Chicago — Kris Bryant lost his service-time grievance against the Chicago Cubs, providing some clarity for the team and the All-Star third baseman with spring training on the horizon.
Two people with direct knowledge of the situation confirmed the decision Wednesday. They spoke to The Associated Press on condition of anonymity because arbitrator Mark Irvings had not announced his ruling.
The grievance had hovered over Chicago throughout its quiet offseason. The decision means the 28-year-old Bryant has two years left before he is eligible for free agency, instead of becoming a free agent after the 2020 season.
Now that Bryant’s status is settled, the Cubs might decide to trade the 2016 National League MVP for financial flexibility and an injection of talent for their sagging minor league system. They also could keep the talented slugger in hopes of winning the wide-open NL Central for the third time in five years.
Bryant is slated to make $18.6 million this season after he avoided arbitration by agreeing to a one-year contract on Jan. 10. The first full-squad workout for the Cubs is scheduled for Feb. 17.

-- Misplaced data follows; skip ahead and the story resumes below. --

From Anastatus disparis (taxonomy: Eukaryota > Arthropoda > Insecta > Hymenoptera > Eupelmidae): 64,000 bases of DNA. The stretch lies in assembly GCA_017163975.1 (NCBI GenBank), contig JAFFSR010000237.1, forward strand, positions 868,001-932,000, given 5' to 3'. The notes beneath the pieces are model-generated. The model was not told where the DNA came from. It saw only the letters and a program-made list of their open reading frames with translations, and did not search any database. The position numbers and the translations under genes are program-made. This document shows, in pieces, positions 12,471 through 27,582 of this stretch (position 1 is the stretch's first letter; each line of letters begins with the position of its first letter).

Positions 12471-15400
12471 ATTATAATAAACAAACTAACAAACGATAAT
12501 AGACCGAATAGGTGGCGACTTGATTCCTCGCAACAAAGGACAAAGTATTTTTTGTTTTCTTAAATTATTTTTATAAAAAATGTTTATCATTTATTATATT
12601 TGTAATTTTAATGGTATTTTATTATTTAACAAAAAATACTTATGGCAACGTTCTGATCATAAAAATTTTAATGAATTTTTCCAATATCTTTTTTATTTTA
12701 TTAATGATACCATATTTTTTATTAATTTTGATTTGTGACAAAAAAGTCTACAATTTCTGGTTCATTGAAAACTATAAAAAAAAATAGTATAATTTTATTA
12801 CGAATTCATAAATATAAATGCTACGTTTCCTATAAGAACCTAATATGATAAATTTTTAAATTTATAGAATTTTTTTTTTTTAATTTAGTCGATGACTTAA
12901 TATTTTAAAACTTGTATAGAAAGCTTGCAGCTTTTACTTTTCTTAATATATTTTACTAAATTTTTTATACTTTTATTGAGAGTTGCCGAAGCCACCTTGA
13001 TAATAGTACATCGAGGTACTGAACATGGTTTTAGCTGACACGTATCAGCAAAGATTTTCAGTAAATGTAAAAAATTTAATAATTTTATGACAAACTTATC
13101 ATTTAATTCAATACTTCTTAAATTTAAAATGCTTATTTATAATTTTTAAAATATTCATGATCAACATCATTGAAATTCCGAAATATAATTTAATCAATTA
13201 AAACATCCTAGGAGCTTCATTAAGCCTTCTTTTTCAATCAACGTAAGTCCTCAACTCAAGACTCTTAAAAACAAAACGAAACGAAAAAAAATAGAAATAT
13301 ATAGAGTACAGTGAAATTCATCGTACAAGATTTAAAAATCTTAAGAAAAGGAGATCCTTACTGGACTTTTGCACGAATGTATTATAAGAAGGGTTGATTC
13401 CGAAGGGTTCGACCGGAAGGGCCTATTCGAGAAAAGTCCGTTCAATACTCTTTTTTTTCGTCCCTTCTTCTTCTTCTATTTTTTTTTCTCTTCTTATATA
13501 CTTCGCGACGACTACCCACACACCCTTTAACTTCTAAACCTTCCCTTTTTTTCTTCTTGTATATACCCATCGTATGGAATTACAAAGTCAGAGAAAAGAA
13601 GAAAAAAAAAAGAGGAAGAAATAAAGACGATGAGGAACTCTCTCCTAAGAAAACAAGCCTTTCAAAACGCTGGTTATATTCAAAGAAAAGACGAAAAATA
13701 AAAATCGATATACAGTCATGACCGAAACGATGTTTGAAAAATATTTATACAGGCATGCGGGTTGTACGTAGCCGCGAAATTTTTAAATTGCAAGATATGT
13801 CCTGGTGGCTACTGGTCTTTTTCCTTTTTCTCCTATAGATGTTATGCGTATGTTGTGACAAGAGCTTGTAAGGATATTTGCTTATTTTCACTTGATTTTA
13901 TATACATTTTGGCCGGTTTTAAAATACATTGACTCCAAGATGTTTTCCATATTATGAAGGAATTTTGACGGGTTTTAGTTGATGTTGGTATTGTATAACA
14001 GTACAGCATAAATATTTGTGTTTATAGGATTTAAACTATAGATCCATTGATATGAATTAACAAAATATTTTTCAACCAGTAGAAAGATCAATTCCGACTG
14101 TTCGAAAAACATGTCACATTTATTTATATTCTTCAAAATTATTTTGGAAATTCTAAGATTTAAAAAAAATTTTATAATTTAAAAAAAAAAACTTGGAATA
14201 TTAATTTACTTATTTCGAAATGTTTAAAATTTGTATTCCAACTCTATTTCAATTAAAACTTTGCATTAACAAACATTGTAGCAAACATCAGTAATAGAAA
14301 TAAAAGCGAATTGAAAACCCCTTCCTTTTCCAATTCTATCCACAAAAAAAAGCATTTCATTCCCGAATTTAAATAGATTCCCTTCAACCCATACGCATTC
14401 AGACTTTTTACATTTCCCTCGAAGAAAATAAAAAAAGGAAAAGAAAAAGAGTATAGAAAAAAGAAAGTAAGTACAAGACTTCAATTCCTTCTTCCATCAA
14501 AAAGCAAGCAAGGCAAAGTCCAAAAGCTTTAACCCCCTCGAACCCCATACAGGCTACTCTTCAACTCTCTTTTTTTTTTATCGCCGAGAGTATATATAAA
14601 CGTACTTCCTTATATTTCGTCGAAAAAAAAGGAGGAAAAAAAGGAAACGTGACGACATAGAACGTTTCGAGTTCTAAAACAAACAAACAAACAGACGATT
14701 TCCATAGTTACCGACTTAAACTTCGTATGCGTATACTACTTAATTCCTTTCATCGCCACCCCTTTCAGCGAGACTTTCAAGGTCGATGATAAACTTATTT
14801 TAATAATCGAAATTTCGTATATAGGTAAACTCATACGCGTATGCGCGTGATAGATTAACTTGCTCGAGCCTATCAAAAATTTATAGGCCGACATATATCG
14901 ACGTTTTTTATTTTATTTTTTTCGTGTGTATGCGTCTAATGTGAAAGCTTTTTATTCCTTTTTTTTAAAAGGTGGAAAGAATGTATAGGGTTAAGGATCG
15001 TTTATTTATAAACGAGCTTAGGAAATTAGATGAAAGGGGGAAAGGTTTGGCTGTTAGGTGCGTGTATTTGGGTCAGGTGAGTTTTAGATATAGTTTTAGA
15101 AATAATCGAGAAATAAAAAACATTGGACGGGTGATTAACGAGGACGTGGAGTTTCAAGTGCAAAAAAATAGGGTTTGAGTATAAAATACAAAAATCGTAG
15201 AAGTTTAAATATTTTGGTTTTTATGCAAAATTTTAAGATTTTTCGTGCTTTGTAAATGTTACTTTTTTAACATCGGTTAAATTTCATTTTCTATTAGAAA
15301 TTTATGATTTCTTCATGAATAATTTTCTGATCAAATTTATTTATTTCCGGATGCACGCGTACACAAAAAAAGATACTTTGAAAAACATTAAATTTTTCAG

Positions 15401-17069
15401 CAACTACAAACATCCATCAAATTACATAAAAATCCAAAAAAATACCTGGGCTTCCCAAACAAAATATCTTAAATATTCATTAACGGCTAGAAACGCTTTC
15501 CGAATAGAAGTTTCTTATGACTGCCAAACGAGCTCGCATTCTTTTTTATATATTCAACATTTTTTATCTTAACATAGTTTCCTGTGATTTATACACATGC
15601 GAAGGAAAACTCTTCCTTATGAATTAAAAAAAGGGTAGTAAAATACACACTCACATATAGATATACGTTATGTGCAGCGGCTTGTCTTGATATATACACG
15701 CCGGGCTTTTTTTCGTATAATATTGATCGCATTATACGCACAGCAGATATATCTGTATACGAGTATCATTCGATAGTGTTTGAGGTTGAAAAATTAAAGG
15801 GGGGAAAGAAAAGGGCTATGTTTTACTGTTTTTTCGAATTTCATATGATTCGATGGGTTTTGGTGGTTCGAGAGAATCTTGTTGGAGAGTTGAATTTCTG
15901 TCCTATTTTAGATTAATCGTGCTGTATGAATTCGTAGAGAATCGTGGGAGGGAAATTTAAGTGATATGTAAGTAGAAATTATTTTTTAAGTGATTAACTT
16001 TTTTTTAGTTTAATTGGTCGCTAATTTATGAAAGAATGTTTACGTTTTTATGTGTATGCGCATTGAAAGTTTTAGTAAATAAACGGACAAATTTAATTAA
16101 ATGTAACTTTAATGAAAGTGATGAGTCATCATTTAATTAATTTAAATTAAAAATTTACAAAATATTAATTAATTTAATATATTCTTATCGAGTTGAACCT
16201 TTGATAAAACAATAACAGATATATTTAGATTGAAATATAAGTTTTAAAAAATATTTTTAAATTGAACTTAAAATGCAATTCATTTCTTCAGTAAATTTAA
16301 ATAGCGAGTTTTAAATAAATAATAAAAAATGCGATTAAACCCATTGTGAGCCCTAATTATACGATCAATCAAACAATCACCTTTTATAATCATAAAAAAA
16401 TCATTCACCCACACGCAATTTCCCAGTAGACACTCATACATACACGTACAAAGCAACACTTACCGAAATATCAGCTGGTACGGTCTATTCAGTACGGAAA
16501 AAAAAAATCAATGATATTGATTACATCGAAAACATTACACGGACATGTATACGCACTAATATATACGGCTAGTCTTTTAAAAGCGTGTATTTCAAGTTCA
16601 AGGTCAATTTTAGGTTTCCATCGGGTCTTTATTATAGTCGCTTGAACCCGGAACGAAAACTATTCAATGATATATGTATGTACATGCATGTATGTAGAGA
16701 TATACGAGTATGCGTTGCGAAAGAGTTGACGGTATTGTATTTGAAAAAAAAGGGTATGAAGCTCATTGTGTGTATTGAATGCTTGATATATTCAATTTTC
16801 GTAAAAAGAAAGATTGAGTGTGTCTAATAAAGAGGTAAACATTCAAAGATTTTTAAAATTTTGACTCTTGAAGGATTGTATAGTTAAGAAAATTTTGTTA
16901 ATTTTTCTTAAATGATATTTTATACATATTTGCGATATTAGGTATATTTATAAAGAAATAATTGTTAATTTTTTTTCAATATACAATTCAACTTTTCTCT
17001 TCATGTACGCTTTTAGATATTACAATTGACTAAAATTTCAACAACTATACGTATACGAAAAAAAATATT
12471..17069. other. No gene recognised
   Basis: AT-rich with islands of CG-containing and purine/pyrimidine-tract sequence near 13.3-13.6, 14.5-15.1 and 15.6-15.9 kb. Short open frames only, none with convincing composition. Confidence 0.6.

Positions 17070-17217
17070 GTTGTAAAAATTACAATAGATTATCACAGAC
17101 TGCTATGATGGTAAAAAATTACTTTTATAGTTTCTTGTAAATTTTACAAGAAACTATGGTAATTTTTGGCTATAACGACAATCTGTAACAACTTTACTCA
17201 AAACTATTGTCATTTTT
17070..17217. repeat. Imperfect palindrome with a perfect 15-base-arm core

Bryant starred at the University of San Diego before he was selected by Chicago with the No. 2 overall pick in the 2013 draft.
He rocketed through the Cubs’ farm system and made his major-league debut April 17, 2015. That timing left him able to accrue 171 days of major-league service that season, one day shy of a full year of service. In his grievance, the Las Vegas native contended he was held in the minors in a deliberate effort to delay free-agent eligibility, which requires six years of major league service, and the Cubs’ action violated baseball’s collective bargaining agreement.
Bryant hit .275 with 26 homers and 99 RBIs his first season, helping Chicago make the playoffs for the first time since 2008 and winning the NL rookie of the year award. He hit 39 homers and scored an NL-high 121 runs in 2016, leading the Cubs to their first World Series title since 1908.
Bryant batted .282 with 31 homers, 77 RBIs and 108 runs last season, but Chicago finished third in the division and missed the postseason. He was hampered by right knee soreness for part of the summer, and then missed the end of the season with a sprained right ankle.
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